REVIEW: Nine Foot Nine, Bunker Theatre ✭✭

Sophie Adnitt reviews Nine Foot Nine presented at the Bunker Theatre as part of the Breaking Out Festival.

Nine Foot Nine review Bunker Theatre
Alexandra James as Cara in Nine Foot Nine. Photo: Katie Edwards

Nine Foot Nine
Bunker Theatre
2 Stars
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Part of the Bunker Theatre’s Breaking Out festival, a programme providing a platform for emerging theatre companies, Nine Foot Nine offers an intriguing, if somewhat daft, question – what would happen if women across the world suddenly grew to nine foot tall?

Young couple Cara and Nate are getting ready for the birth of their first child when a worldwide affliction suddenly hits – all women suddenly, inexplicably start to grow, with many hitting the heights of nine foot over the space of days. It’s a painful, terrifying process for the ‘sprouters’, as they are soon dubbed. But as time goes on, this ‘sprouting’ becomes an unavoidable fact of life for young women everywhere. Teenage girls race to be the first to sprout, showing off their shining silver stretch marks, even enhancing them with glitter, and throwing parties once the process is complete – comparisons to menstruation are inevitable. Suddenly finding themselves physically stronger than ever before, the women start making social changes that quickly catch on over the next sixteen years and become the new normal. Cara, now a new mother, leaves Nate and baby Sophie to join this new political revolution, sparking a familial divide that will last for years to come.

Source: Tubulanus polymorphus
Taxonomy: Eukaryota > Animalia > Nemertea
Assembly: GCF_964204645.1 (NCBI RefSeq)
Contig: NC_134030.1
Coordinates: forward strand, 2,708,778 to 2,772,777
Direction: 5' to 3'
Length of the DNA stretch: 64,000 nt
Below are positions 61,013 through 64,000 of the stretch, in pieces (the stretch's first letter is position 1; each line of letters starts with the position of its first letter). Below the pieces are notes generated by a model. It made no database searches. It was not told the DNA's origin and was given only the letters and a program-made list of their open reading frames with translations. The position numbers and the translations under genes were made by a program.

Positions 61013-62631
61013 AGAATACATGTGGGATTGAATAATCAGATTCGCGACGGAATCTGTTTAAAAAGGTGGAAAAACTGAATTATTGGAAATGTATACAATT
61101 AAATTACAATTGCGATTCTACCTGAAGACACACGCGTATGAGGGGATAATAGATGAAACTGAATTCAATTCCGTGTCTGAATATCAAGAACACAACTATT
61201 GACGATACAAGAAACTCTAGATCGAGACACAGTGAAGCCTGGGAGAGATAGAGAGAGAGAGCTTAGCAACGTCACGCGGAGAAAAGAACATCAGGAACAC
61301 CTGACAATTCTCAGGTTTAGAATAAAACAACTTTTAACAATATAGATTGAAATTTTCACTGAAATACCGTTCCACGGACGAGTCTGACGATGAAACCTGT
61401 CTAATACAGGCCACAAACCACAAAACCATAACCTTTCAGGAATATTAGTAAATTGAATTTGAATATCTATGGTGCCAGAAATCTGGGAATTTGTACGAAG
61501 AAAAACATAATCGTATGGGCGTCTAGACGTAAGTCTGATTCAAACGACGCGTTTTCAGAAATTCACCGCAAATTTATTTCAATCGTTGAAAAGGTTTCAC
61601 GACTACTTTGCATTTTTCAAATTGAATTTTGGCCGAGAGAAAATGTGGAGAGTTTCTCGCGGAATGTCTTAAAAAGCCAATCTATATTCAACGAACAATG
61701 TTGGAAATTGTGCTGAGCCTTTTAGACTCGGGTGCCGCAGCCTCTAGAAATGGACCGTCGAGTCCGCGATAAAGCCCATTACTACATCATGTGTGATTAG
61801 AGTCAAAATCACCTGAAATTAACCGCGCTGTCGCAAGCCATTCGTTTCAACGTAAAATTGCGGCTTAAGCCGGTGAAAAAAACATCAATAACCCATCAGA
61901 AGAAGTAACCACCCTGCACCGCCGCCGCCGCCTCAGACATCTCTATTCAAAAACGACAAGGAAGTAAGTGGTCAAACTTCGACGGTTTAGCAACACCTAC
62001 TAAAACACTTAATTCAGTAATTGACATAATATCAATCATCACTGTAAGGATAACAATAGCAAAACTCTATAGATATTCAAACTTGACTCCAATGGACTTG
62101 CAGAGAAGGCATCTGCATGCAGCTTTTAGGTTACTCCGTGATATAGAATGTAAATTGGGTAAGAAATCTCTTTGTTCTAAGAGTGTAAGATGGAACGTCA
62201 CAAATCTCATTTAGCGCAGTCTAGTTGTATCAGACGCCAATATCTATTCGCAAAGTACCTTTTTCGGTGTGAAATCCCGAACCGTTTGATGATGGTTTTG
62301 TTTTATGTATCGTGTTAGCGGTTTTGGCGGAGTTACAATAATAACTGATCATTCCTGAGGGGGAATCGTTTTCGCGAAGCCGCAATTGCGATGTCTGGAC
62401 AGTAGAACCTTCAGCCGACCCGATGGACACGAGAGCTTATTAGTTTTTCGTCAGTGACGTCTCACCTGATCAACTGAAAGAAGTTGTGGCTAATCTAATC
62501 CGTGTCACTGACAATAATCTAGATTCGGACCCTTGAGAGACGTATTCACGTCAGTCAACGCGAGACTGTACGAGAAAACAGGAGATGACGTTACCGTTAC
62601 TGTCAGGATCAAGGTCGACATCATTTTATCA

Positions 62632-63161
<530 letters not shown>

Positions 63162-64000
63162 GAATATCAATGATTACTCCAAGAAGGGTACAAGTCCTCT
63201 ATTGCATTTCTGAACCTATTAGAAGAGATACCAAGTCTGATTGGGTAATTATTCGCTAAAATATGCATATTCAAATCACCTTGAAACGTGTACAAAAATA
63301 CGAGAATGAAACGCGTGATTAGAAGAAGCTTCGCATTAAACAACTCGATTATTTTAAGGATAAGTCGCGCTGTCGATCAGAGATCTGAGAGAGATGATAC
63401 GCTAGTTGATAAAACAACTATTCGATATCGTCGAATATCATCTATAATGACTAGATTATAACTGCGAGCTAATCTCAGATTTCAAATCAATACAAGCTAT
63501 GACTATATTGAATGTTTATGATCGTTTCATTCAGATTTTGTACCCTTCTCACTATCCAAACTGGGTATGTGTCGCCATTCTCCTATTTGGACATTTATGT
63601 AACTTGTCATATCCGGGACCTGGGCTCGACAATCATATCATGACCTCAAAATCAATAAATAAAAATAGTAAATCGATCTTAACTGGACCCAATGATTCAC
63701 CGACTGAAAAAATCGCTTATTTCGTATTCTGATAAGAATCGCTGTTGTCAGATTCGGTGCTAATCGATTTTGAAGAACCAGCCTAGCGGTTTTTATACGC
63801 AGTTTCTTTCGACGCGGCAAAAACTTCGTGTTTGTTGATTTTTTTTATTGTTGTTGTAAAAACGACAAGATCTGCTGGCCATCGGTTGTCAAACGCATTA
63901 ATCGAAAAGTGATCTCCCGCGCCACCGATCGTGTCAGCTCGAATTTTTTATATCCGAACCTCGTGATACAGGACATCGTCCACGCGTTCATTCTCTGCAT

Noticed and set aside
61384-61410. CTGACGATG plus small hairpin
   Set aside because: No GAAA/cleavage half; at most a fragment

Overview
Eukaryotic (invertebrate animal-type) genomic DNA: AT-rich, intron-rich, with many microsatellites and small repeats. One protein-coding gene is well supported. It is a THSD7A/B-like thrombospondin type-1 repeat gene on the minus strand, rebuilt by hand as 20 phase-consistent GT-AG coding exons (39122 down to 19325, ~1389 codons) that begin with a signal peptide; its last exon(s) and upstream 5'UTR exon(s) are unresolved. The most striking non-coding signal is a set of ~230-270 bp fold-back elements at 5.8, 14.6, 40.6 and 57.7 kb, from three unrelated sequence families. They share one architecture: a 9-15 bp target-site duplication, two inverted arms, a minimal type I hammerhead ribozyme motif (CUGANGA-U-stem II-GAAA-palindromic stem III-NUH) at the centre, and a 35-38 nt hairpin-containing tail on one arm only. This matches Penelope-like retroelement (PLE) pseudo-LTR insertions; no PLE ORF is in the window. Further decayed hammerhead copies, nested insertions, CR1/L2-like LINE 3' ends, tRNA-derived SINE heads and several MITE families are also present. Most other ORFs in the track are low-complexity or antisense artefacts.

Nine Foot Nine review
Paul O’Dea as Nate in Nine Foot Nine. Photo: Katie Edwards

This hour-long play by Sleepless Theatre Company has moments of quality, but unfortunately they’re not quite sustainable. The admittedly bizarre central concept is at odds with some attempt at a social message that’s never made fully clear. What’s also frustrating is the lack of explanation. We never find out why women are suddenly growing (and why now?), or how the movement becomes politicised. Whilst the ‘what if’ scenario at the heart of the piece is fun, it’s simply not strong enough to support a play.

Whilst the majority of the script flows well, it too often lapses into moments of over-poeticism, with the jarring sensation that people don’t talk like this in real life. This adds to the feeling that this play is unsure whether it wants to be rooted in realism or the fantastic. The latter half of the hour especially suffers from this as it becomes unfocused and lost. But Nine Foot Nine is best when it deals with real life and all its practicality; a series of advertising jingles for products aimed towards ‘sprouter’ women is a highlight of the evening, and makes a clever point on how no matter how strange the phenomenon, businesses will find a way to profit from it.

Nine Foot Nine review Bunker Theatre
Natalie Kimmerling as Sophie in Nine Foot Nine. Photo: Katie Edwards

Alexandra James, Paul O’Dea and Natalie Kimmerling make an endearing and likable enough trio as Cara, Nate and their teenage daughter, but are too often limited by simplistic direction and writing that draws them back into argument after argument that soon loses its emotional clout. There are beginnings of interesting concepts, for example one scene briefly touches on talk of separating sprouter teenagers from other students, but these are more like throwaways that are never satisfyingly explored.

The performance is captioned, which additionally helps move the action back and forth through the years, but the technical errors on this performance in particular distracted too much from the piece itself. Overall the result is a collection of decent ideas that need serious refinement, and Nine Foot Nine never quite hits the mark.

Until 7 July 2018


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